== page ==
Although Chou Taisheng had been teaching in Foshan he did not gain much popularity. However when Liu Shaoliang joined him, together they had much more success and some of their key students include: Liu Chuanji, Chou Deji, Chen Youmin, Pang Shaosheng, Chen Shuji, Liang Yuxi and Liang Rungen.

The contents of their Bai Mei included sets such as Shi Zi (Cross Fist), Ba Gua (8 Trigrams), Qi Dian Mei Hua (9 Points Plum Blossom), Hua Bao (Flower Leopard), Hu Bu (Tiger Step), Di Sha (Earth Demon), Jiu Bu Tui (9 Step Push), Shi Ba Mo Qiao (18 Rubbing Bridges). Foshan Bai Mei Jiu Bu Tui performance is found here.

Yunfu Bai Mei Quan (云浮白眉拳, c. Wanfou Pak Mei Kuen)

Chen Junxia

Ceng Huibo taught Chen Junxia (陈君侠, 1903-1952) , who the was the founding father of Yunfu Bai Mei Quan. Chen Junxia taught many students, most prominent being his son Chen Zongliang (陈宗良,1915-1995), Zhu Yucheng (朱雨成, 1918-2001) and Li Yaobin (李耀斌, 1919-2003), who each started their own schools..

Chen Zhongliang's main student was Guan Guanghong, but also taught Zhao Ke and Qu Guangquan. His style was very balanced between the hard agression and calm interior influenced by his other martial arts and daoist studies and as a result contains sets such as Shi Ba Shou (18 hands), Wu Suo Zhang (5 Shifting Palms), Long Xing Hu Bu Mo (Dragon Shape Tiger Step Rubbing), Liang Yi Shen Zhang (Twin Poles Spirtial Rubbing), Fei Long (Flying Dragon), Fei Hu (Flying Tiger), Fei Feng (Flying Phoenix) and Hei Hu (Black Tiger).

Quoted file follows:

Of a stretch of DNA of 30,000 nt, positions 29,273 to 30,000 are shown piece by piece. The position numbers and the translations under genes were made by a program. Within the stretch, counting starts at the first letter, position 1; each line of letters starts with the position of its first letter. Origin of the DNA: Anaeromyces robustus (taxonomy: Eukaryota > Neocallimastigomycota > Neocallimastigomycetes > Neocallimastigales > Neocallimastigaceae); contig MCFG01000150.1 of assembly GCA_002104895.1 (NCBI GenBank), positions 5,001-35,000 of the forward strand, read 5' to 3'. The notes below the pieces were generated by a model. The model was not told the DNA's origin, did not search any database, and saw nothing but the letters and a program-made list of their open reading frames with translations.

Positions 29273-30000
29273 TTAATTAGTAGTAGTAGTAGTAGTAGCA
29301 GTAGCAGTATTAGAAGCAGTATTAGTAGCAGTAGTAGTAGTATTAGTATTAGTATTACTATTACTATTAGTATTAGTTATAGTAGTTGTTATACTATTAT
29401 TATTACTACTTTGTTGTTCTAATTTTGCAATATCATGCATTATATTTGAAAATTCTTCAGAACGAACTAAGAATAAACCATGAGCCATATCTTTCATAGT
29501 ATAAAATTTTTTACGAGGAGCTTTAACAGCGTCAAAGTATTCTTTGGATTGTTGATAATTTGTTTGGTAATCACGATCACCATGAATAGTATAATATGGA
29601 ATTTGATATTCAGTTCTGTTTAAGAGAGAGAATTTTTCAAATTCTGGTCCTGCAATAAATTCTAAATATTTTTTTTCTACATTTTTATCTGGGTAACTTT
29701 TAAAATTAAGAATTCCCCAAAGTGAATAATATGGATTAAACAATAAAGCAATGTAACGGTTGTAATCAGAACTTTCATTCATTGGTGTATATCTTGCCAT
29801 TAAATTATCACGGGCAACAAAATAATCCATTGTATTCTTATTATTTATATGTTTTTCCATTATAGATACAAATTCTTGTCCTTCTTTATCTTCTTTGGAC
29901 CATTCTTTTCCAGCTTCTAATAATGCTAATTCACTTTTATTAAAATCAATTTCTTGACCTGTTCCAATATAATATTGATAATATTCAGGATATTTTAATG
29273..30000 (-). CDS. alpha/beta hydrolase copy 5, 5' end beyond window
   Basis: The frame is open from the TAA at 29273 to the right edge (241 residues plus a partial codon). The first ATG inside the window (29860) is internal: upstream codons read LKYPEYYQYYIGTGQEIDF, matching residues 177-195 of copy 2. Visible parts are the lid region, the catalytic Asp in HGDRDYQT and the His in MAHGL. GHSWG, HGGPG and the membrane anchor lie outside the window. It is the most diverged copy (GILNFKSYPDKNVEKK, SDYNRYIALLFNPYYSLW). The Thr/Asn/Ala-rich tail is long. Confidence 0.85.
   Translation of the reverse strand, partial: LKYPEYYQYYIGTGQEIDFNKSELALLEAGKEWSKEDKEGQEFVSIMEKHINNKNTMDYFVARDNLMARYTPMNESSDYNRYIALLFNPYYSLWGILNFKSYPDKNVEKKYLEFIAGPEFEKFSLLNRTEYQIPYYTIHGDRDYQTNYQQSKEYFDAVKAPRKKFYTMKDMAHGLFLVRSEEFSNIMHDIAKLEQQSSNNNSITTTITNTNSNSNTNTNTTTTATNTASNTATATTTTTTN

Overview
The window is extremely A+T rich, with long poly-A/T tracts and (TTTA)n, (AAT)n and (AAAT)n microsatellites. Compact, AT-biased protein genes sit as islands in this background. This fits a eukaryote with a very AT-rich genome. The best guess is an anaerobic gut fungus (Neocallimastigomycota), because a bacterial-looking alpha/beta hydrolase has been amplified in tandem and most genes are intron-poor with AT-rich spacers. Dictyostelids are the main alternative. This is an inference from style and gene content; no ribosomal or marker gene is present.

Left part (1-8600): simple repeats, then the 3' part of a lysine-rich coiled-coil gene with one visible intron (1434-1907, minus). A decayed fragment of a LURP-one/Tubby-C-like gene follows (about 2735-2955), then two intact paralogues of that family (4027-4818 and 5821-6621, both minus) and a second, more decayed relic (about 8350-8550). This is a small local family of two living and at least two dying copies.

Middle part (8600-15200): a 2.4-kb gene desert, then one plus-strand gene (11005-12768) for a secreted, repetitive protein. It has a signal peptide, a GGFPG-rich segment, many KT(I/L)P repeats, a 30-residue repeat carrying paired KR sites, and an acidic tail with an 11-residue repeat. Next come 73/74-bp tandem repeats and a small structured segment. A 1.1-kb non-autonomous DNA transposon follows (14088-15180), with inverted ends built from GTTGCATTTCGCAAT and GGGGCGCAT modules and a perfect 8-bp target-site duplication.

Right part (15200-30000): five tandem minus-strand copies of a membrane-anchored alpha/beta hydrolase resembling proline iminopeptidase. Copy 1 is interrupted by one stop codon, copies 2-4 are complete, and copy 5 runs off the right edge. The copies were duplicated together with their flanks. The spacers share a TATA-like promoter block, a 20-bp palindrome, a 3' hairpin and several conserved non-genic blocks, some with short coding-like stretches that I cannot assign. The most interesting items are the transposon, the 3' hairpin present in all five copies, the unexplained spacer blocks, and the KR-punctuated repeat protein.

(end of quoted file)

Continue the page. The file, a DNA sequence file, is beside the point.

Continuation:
Li Yaobin's main disciple was Li Ziwen, but also taught Xian Zhuohang and Peng Tiande. From there the art was spread far into Yunfu. Li Yaobin in quite contrast to Chen Zhongliang emphasized the training of skills, strength and power. He was known for stressing the importance of basics and fundamentals thereby characterising his art. The sets he taught included Qian San Hou San (Front three Rear three), Zhi Bu (Straight Steps), Shi Shi (Sek Si), Si Men Ba Gua (4 Doors 8 Trigrams), San Men Ba Gua (3 Doors 8 Trigrams), San Bu Tun (3 Steps Swallow), Jiu Bu Tui (9 Step Push) and Shiba Mo Qiao (18 Rubbing Bridges). Currently the representatives include Peng Jianming (Peng Tiande's son), Lu Wenqiang (Xian Zhuohang's disciple), Li Taishan, Li Taizhi and Feng Yuan (all three studied under Li Ziwen). Yunfu Bai Mei Jiu Bu Tui performance is found here.

Gaoyao Bai Mei Quan (高要白眉拳, c. Gouyiu Pak Mei Kuen)